:: Between the Buried and Me ::
:: The Black Sheep ::
:: July 16, 2015 ::
By Joe Kovack
Living in Boulder, I don’t often get to see shows at Colorado Springs’ best little rock venue the Black Sheep. The 90 mile drive, coupled with fighting through Denver rush hour traffic, makes it less than convenient. But this little gem of a venue brings in some great rock and metal bands, thanks to promoters Soda Jerk Presents. Needless to say when I heard that progressive metal purveyors Between the Buried and Me would be making their only stop in Colorado this year at the Black Sheep, I didn’t hesitate to make the drive. With a capacity of roughly 400 people, it’s an intimate rock club that brings in top-quality bands that could easily sell out venues in Denver like Summit Music Hall or the Ogden. But that’s its charm; if you’re willing to make the drive you can see your favorite band in a small, hot, and loud rock venue.
Opening for BTBAM was the Contortionist and progressive math metal dynamos Animals as Leaders. The choice of openers was well decided, as the instrumental three-piece Animals as Leaders share a technical prowess and heavy sensibility with BTBAM. With only two eight-string guitars and a drummer, AAL create progressive metal soundscapes that move from infectious grooves to riff-laden metal with convoluted time signatures. The guitarist duo of Tosin Abasi and Javier Reyes play their respective instruments with a precision of pianists; tapping their fret boards with lightning-quick speed. An unfortunate 10-minute technical delay forced the band to stop mid set, but the crowd was respectful and patient until the music once again filled the space, priming the crowd for the main course. *Fans of intricately-played progressive rock should have this band on their radar.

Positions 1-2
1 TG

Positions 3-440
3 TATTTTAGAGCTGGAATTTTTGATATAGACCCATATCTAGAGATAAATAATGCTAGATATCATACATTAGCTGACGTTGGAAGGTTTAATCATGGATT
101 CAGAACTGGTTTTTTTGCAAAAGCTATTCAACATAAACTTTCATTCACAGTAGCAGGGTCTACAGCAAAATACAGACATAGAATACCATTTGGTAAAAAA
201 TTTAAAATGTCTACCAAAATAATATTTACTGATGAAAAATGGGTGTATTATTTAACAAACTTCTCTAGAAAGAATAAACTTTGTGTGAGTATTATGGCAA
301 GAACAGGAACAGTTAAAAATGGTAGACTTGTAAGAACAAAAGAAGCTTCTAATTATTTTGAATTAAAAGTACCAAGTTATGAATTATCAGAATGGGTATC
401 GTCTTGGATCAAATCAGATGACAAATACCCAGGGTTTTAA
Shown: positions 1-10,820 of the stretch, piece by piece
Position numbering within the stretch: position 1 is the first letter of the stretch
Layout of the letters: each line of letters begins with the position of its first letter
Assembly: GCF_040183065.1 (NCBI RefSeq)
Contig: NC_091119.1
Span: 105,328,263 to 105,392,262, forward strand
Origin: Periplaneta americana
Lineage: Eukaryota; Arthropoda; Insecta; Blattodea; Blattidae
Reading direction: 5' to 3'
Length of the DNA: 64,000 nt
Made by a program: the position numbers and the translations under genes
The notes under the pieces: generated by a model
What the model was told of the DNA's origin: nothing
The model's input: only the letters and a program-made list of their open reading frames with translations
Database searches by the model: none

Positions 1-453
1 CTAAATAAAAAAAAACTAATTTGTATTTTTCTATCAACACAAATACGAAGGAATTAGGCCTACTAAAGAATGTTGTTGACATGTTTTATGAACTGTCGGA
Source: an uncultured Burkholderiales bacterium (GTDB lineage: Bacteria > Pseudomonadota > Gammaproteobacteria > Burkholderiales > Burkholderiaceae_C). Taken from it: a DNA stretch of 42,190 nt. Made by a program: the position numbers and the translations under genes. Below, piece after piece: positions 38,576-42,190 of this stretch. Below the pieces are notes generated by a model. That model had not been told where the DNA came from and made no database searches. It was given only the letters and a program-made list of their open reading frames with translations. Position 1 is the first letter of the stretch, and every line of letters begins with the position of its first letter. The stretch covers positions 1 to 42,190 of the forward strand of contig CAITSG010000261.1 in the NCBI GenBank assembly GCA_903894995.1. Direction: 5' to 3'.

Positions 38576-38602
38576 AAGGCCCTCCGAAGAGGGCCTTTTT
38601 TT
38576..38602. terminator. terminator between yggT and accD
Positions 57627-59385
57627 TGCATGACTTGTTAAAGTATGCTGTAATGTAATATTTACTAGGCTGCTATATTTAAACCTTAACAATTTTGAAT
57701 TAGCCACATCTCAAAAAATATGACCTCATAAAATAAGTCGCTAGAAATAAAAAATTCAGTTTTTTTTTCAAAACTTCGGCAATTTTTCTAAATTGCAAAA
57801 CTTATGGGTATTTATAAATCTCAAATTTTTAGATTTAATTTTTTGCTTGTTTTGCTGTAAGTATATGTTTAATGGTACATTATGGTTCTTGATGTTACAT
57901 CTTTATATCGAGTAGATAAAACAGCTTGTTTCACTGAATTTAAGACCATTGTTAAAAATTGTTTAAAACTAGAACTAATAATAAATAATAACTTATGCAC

By the time BTBAM took the stage at 9:30 p.m. the venue was sufficiently packed and thick with the heat and sweat of 400 metal fans. Walking on stage under a dimly-lit blue light and melodic intro song, they quickly jumped into “Selkies: The Endless Obsession” off of their 2005 album Alaska. A great song to start, its heaviness pervades with hypnotic guitar riffs and intense drumming. The musical equivalent of a Lamborghini, it goes from zero to 60 in mere seconds with singer Tommy Giles Rogers’ screaming holding the wheel and lead guitarist Paul Waggoner’s intricate guitar licks and riffs pushing the gas pedal. As with all great BTBAM songs, it moves between technical death metal to melodic progressive rock like the movements in a symphony; flowing seamlessly into and out of each other, creating an orchestral-like quality to their songs.
Next came “The Coma Machine,” the second song off their newest album Coma Ecliptic. Having just been released on July 10, its familiarity was lacking in the crowd but its quality quickly won everyone over as it moved from a melodious, piano-driven start to the pulse-pounding power of the first verse. At nearly seven and a half minutes, the song changes timing, styles, and rhythms multiple times, but always finds its way back home. The rest of the set moved like a greatest hits record, moving with “Astral Body” and “Lay Your Ghosts to Rest” off of 2012’s Paralax II: The Future Sequence, “Memory Palace” and “Famine Wolf” from Coma Ecliptic, and finishing with classics “Ants in the Sky” and the 15 minute epic “White Walls” from Colors.
Each member of the group exudes a level of playing precision on their respective instruments unparalleled in the majority of their contemporaries. Add to that the insane timing and structures of their songs and you realize just how talented they really are. But maybe their greatest attribute is the ability to replicate that technical exactitude live, which they do every time with uncanny accuracy. The only blip on an otherwise perfect set was the sound on the vocals being a little low. Rogers’ vocal range moves from harmonious singing to death metal-like screams and the transitions would sometimes be lost, as the band’s orchestral sound has a tendency to overcome everything else. But the sold-out crowd helped sing and filled the venue with their spot-on participation…that is when they weren’t moshing with fury.
This review is heavily biased as BTBAM has been my favorite metal band since my good friend introduced them to me at their show at the Boulder Theater in 2008. Each subsequent album in their discography gets better and with most having an overarching concept behind the lyrics, it gives their 10- to 15-minute-long songs a quality of involvement not often experienced. They truly could be considered an operatic metal group. It was a gloriously heavy hour and 15 minutes of progressive metal and a treat to see them in such a small venue.
Selkies: The Endless Obsession
The Coma Machine
Lay Your Ghosts to Rest
Ants in the Sky